If GF is your new BFF, our new VP has got some baking tips for you.
Considering cutting gluten from your diet but nervous that such a decision would mean the end of delicious baked goodness for you and your loved ones? Right when you mastered plant-based baking (goodbye butter, hello vegan margarine!) now you’re expected to deliver flaky, spongy, crispy awesomeness that’s both animal-friendly and easy on the cilia?
I’ll admit that cracked buckwheat pancakes, chalky cookies and soupy cakes are ghosts of my gluten free/plant based baking past I’d rather forget. There’s also the time I tried to invent gluten free gnocchi. Part one saw me painstakingly form and score dozens of little dumplings. Part two involved watching them dissolve in a pot of boiling water like it was the end of the world. In a way it kind of was.
I don’t quit when it comes to bread and such, though. Now, after lots of trial and error, I forget to tell people that the scones, cakes, pizza crusts and pies my family loves to share contain no gluten. Happy endings rule.
- Motivated to break out the muffin tin again? Here are some tips I live by:
- Keep it simple. I don’t know about you, but blending ten kinds of flours I don’t even like the smell of is not an inviting way to spend a spontaneous Sunday afternoon a-baking. Bob’s Red Mill makes an awesome Gluten Free All Purpose Flour that now even many enlightened corner stores are carrying. Whole Foods generally has solid deals on this product. This can be used cup for cup to replace gluten-containing flours in virtually any recipe, though...
- Do be prepared to use extra flour if your batter texture looks thinner than needed (ie. the recipe says to roll the batter into balls, but you can’t quite form anything with it – add a little flour shake by shake and you’ll get there). Extra sweetener to balance things out is worth considering if you do this. Just taste your batter or dough as you go to gauge sweetness, but…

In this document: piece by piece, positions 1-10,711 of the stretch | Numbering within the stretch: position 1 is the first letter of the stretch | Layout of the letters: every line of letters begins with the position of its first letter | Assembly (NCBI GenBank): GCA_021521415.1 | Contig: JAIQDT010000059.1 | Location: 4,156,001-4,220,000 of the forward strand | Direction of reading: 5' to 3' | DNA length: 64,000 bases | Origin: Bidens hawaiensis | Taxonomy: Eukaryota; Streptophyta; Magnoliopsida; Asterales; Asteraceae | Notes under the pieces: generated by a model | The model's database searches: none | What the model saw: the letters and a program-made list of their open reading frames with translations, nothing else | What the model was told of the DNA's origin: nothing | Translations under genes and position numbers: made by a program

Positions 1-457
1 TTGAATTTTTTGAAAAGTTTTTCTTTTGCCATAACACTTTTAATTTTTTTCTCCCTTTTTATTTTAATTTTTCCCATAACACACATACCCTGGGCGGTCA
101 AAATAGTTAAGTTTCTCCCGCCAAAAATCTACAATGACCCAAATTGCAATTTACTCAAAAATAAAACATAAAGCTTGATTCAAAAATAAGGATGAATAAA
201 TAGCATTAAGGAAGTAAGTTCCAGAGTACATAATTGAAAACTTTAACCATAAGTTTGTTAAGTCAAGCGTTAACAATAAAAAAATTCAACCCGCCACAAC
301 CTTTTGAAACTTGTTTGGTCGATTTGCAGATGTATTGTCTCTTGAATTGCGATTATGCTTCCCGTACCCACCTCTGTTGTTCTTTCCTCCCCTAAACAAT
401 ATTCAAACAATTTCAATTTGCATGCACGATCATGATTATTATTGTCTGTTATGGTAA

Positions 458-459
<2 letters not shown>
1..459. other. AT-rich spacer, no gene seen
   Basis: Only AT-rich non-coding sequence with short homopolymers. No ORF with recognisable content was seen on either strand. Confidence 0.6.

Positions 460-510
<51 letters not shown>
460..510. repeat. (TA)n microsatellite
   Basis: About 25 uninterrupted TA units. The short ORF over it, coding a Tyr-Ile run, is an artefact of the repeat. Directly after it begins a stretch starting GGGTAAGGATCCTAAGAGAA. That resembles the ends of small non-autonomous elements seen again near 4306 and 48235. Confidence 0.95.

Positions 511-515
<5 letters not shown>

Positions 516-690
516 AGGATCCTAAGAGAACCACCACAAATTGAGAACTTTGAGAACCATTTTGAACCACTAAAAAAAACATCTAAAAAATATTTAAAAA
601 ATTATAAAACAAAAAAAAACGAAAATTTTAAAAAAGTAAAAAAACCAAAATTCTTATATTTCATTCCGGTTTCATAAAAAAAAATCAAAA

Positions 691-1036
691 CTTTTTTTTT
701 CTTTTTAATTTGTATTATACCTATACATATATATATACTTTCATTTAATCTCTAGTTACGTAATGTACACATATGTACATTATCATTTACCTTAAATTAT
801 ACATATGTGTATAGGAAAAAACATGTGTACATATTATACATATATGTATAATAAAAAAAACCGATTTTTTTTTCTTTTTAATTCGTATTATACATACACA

- Don’t freak out if the raw batter or dough tastes slightly odd. Gluten free flour has a stronger taste than wheat flour, and often you need rising action and flavor melding opportunities in the oven to get a real sense of what you've got.
- Mix longer than with gluten containing baked goods. We say not to mix too much with wheat-based baking because that would over-activate the gluten and make some tough little muffins. In gluten free land you want to activate what gummy potential there is in the batter, as this will help hold everything together later. For recipes where we want to avoid over-blending the fat molecules (such as with scones or pie crust), just mix until combined as suggested in the recipe and count on...
- The arrowroot powder or tapioca starch (available at all grocery stores) that you’ll add one tablespoon of per cup of flour of for every recipe you convert to gluten free for the rest of your life. Don’t ask me about Xanthan Gum. Never met the guy. I just can’t spend that much on something that doesn't taste like chocolate or pizza.
- The right cookware makes a big difference. Cast iron (I love LODGE brand) and high quality non-stick pans and tins (silicone muffin tins are pretty awesome) will definitely give you a leg-up when dealing with slightly more delicate baked goods. Gluten free baked goods solid up like champs once they cool, but if your recipe calls for de-panning stuff before totally cooled, a non-clingy pan is your best friend. So are parchment paper or thorough greasing of all baking surfaces.
- Be flexible. In the event things don’t go as planned, be ready to produce “crepes” instead of flapjacks, “crispy” instead of chewy cookies. Baking will feel a little more like cooking in those moments where you realize you need to tweak things to achieve the desired result. Eventually you’ll be confident about pulling your recipe into the station in one piece come what may. It does take some time and a few mistakes. What good thing doesn't, though?
- Have a recipe you’d like to make plant-based and gluten free but don’t know where to start? Just send it to me at firstname.lastname@example.org. I’ll take a crack at it and get back to you.
Click image for link to gluten free grains, flours and starches.